Dr Nighat opens up on her use of diet pills in the past
We use your sign-up to provide content in ways you’ve consented to and to improve our understanding of you. This may include adverts from us and 3rd parties based on our understanding. You can unsubscribe at any time. More info
The UK weight loss industry is worth an estimated £2billion a year according to British Heart Foundation, and more than six in 10 adults are overnight or obese, Cancer Research UK explains. Losing weight is not easy or quick – if you do it the healthy way – so many turn to diet pills or herbal supplements to help shift a few extra pounds quickly. However, This Morning’s resident doctor, Dr. Nighat Arif, has a warning for anyone currently or considering taking weight loss tablets. The doctor has shared medical insight into why they do not work, and suggested a few herbal ingredients you can incorporate into your diet.
During an episode of This Morning earlier this year, presenter Phillip Schofield asked: “How would you describe herbal and dietary supplements?”
Dr Nighat replied: “Herbal supplements are usually using a whole plant or combination of plants that are going to have the desired effect.
“So that could be using things like anger, cinnamon, liquorice roots, African white kidney beans, green tea.
“Then you’ve got dietary supplements and that’s using a natural single compound in a combination either in a pill or tablet, or powdered form and that can also have various side effects as an aid to weight loss.”
Holly Willoughby wondered: “How do they claim to work?”
“They usually claim on three different factors; increasing energy levels so you can exercise more, calorie burning or ‘fat burners’ as they are sometimes advertised as, suppress your hunger and make you feel fuller,” the doctor explained.
Phillip pointed out: “There hasn’t been much research into this?”
“This is where it gets a bit murky; we’re all looking for the silver bullet for weight loss – I know as a GP it’s something that’s always on my agenda with patients because there are risks associated weight gain and obesity,” Dr Nighat said.
“When you’re looking at research, anything packaged as ‘natural’ isn’t going to go through the regulatory body.
“The volume of research and studies on natural products aren’t always the randomised controlled studies, and then lastly, you don’t really need to have the checks because they are sourced everywhere.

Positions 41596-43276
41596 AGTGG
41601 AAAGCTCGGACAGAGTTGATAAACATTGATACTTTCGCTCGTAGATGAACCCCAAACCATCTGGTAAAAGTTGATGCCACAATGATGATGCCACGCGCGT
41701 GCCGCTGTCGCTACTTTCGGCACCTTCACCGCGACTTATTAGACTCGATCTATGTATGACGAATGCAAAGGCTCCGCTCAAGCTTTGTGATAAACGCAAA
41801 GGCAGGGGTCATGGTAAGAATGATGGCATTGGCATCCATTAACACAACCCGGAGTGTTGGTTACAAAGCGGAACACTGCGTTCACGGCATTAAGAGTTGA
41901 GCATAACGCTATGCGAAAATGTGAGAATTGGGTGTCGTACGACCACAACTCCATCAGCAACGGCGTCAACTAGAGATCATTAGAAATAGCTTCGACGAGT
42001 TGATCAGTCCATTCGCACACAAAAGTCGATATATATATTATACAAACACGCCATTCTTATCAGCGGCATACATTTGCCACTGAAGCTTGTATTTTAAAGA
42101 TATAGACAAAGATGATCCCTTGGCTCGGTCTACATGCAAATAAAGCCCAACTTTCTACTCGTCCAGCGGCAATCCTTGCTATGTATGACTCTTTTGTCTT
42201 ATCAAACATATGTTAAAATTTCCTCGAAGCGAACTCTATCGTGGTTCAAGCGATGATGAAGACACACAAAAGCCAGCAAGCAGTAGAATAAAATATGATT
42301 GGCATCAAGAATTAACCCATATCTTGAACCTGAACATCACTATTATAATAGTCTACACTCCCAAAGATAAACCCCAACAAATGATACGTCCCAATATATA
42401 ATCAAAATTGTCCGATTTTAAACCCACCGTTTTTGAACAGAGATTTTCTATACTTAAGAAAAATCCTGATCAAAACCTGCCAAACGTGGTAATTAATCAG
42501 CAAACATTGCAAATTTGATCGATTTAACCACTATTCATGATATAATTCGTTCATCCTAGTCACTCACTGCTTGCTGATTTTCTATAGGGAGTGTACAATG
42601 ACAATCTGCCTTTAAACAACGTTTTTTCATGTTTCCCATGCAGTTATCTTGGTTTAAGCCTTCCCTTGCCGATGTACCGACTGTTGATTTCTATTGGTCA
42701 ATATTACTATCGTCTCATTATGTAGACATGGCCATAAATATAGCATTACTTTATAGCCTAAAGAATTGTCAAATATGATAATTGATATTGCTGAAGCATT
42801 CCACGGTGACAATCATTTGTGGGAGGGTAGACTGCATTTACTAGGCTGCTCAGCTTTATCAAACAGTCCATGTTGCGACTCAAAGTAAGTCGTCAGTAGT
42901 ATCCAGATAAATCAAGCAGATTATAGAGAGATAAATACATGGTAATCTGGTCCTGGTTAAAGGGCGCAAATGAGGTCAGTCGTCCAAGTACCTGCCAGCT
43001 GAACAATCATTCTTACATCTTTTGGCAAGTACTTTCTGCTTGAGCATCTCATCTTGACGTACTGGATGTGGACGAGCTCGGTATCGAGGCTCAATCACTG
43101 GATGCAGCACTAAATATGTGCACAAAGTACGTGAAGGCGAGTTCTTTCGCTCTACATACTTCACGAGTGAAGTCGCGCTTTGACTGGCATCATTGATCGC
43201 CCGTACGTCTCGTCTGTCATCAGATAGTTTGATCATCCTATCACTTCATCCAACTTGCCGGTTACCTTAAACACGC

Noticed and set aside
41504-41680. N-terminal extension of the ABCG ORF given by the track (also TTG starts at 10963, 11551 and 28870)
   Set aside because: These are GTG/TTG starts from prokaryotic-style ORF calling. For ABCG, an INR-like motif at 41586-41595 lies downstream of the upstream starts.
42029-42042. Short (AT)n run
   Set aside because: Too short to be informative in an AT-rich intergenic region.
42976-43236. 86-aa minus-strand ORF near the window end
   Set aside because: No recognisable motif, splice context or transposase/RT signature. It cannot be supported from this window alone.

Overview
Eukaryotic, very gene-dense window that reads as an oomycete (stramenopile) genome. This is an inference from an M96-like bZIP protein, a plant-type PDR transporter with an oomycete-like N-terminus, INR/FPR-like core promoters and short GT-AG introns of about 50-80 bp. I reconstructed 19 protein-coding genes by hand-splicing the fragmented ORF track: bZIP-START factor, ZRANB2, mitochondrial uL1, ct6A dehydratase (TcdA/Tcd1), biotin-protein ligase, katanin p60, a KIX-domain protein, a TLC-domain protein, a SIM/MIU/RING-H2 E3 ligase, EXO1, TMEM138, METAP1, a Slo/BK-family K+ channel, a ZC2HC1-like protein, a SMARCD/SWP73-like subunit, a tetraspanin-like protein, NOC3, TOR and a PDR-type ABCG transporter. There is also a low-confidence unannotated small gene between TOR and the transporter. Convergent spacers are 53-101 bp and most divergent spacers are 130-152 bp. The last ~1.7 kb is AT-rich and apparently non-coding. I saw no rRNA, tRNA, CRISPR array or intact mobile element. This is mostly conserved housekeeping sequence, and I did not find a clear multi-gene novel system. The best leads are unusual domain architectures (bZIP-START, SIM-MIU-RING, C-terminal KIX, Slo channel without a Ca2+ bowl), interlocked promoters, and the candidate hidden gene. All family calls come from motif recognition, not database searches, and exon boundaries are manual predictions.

“There is a herbal regulatory body, so if you’re looking to find a product, then make sure it has that stamp, because you need to know it is a genuine product.”
Phillip commented: “You can have something that is herbal, something that is natural, but if you’re on medication, then it can have a big effect on the medication you’re already taking.”
“Exactly, for example, grapefruit, if you’re taking grapefruit it can inhibit other medications from working – like statins,” Dr Nighat remarked. “It’s really important that even herbal things are taken with some caution.”
Dr Nighat then revealed she had taken diet pills and supplements in the past.
“I feel embarrassed about this as a doctors,” she said. “My medical head is telling me, ‘I know that taking herbal tablets or appetite supplement isn’t going to make me lose weight’.
“But I need to put this into some context; I’m Pakistani, I come from a culture where the arranged marriages are still a huge thing.
“Growing up we were told you have to be slim, tall and well-educated.
“I got the tall bit I just didn’t get the slim bit, so growing up it was always the fact I had to be a certain body shape and I wasn’t seeing women who look like me, who wore a hijab, with a certain body type on TV.
““So my go-to, the ideal woman, was looking at Bollywood industry. I did feed into that, so I bought diet pills and bought herbal supplements even though I’m not overweight,” she explained.
Phillip said: “Great research for you as a GP now, but did they work?”
“Taking diet pills do not work – there is no such thing as a food that allows you to fat burn,” the doctor said. “There’s no such thing, it’s a myth.
“I think we need to understand emotional eating and our body image needs to be addressed.
“We cannot look at weight loss as just what you put into your mouth and movement.
“Yes, in order to lose weight you need to have a calorie deficit diet and movement,” she added.
However, Dr Nighat revealed: “There are certain things out there that does work.
“Ginger has been shown it is great for thermogenesis, that means it allows calories to break down.
“If you use between 500 to 200 micrograms in your diet, not as a replacement, introduce it into your cooking, don’t go out and buy a pill for it, buy ginger root.
“It also allows weight reduction and it promotes insulin resistance,” she said.
“Cinnamon can also lower your sugars slightly, but don’t overdo it.”
Dr Nighat’s final piece of advice was: “It always comes down to, there’s no magic formula, calorie deficit diet if you want to lose weight and get moving.”
Source: Read Full Article